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Brief Report: Further Evidence for Inner Speech Deficits in Autism Spectrum Disorders


Recent research indicates that individuals with autism do not effectively use inner speech during the completion of cognitive tasks. We used Articulatory Suppression (AS) to interfere with inner speech during completion of alternate items from the Tower of London (TOL). AS detrimentally affected TOL performance among typically developing (TD) adolescents (n = 25), but did not significantly diminish performance among adolescents with high functioning (IQ > 80) autism spectrum disorders (n = 28). Moreover, the TD group’s TOL performance under AS was indistinguishable from the autism group’s impaired baseline TOL performance. These findings suggest that diminished inner speech usage among individuals with high functioning autism spectrum disorders (relative to TD controls) may contribute to executive dysfunction associated with these disorders.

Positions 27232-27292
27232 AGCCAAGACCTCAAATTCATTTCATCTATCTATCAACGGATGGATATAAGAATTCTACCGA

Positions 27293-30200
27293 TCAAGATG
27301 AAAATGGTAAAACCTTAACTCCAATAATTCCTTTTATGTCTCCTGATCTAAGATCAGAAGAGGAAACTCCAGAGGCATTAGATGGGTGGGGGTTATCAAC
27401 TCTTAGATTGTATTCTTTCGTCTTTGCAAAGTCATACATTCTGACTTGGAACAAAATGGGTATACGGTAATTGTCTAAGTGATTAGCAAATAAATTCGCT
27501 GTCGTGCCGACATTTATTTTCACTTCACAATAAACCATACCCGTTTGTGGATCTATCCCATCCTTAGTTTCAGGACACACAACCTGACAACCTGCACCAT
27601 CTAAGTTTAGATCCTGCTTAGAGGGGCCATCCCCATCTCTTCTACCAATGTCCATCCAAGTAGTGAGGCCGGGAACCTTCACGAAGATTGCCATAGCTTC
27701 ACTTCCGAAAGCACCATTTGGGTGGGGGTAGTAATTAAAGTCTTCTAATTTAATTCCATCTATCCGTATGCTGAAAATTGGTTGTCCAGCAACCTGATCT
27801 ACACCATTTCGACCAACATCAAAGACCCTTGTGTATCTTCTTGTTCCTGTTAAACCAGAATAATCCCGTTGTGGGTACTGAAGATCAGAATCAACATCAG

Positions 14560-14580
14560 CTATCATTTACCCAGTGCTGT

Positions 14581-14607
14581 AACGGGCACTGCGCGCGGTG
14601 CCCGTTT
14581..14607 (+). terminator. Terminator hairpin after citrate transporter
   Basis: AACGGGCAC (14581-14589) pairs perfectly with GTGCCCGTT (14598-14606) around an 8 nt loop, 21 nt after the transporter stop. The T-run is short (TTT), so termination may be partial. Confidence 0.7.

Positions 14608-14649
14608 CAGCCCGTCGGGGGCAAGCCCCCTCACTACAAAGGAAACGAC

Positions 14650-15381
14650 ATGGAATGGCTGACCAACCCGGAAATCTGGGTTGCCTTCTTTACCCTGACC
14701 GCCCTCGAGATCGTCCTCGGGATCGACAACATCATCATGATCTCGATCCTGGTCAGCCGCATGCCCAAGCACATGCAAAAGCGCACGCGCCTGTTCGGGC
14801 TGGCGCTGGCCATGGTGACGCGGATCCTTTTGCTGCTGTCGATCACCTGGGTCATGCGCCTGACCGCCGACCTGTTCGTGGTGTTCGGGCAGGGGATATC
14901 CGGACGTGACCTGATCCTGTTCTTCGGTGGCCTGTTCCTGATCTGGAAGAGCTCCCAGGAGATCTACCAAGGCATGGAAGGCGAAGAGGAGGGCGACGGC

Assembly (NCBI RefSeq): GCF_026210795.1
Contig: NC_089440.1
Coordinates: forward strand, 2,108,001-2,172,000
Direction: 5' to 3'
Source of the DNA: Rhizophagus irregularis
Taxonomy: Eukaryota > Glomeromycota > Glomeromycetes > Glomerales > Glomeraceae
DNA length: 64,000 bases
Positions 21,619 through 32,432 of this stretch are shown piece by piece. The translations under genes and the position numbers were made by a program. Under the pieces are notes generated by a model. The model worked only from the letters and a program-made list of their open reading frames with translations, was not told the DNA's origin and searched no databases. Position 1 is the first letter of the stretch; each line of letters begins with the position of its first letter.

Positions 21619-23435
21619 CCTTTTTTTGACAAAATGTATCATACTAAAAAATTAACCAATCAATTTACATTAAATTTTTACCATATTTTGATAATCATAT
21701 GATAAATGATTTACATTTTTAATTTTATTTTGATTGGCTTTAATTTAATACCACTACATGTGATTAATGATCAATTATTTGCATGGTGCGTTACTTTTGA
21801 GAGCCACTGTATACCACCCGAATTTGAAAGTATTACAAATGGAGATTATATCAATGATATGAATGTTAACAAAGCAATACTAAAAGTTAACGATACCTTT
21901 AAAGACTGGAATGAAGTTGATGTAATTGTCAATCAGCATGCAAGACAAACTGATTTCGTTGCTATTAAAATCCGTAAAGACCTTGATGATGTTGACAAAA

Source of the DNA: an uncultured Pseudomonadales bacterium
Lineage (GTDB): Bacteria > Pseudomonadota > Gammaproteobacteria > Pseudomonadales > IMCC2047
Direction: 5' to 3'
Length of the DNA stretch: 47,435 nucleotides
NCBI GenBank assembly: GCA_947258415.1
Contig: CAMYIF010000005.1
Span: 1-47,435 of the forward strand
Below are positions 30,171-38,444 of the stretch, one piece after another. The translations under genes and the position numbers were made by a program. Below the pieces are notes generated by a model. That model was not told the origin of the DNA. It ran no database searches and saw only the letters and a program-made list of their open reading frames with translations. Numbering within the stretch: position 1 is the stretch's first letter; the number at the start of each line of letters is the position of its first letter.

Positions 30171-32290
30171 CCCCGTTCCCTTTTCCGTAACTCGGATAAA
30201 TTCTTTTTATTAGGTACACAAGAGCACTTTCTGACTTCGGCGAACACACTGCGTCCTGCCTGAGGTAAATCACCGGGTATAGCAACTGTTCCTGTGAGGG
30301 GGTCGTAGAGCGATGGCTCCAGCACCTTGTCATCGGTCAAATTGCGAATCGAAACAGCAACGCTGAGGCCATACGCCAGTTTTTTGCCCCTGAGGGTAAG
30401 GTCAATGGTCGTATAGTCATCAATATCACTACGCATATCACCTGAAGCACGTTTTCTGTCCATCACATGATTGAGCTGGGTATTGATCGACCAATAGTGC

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We would like to thank the children and families who so kindly gave their time and energy to assist in this research. This research was supported by the Intramural Program of the NIH, National Institute of Mental Health.

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Correspondence to Gregory L. Wallace.

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Wallace, G.L., Silvers, J.A., Martin, A. et al. Brief Report: Further Evidence for Inner Speech Deficits in Autism Spectrum Disorders. J Autism Dev Disord 39, 1735–1739 (2009).

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  • Autism
  • Asperger’s syndrome
  • Inner speech
  • Executive function
  • Problem solving
  • Language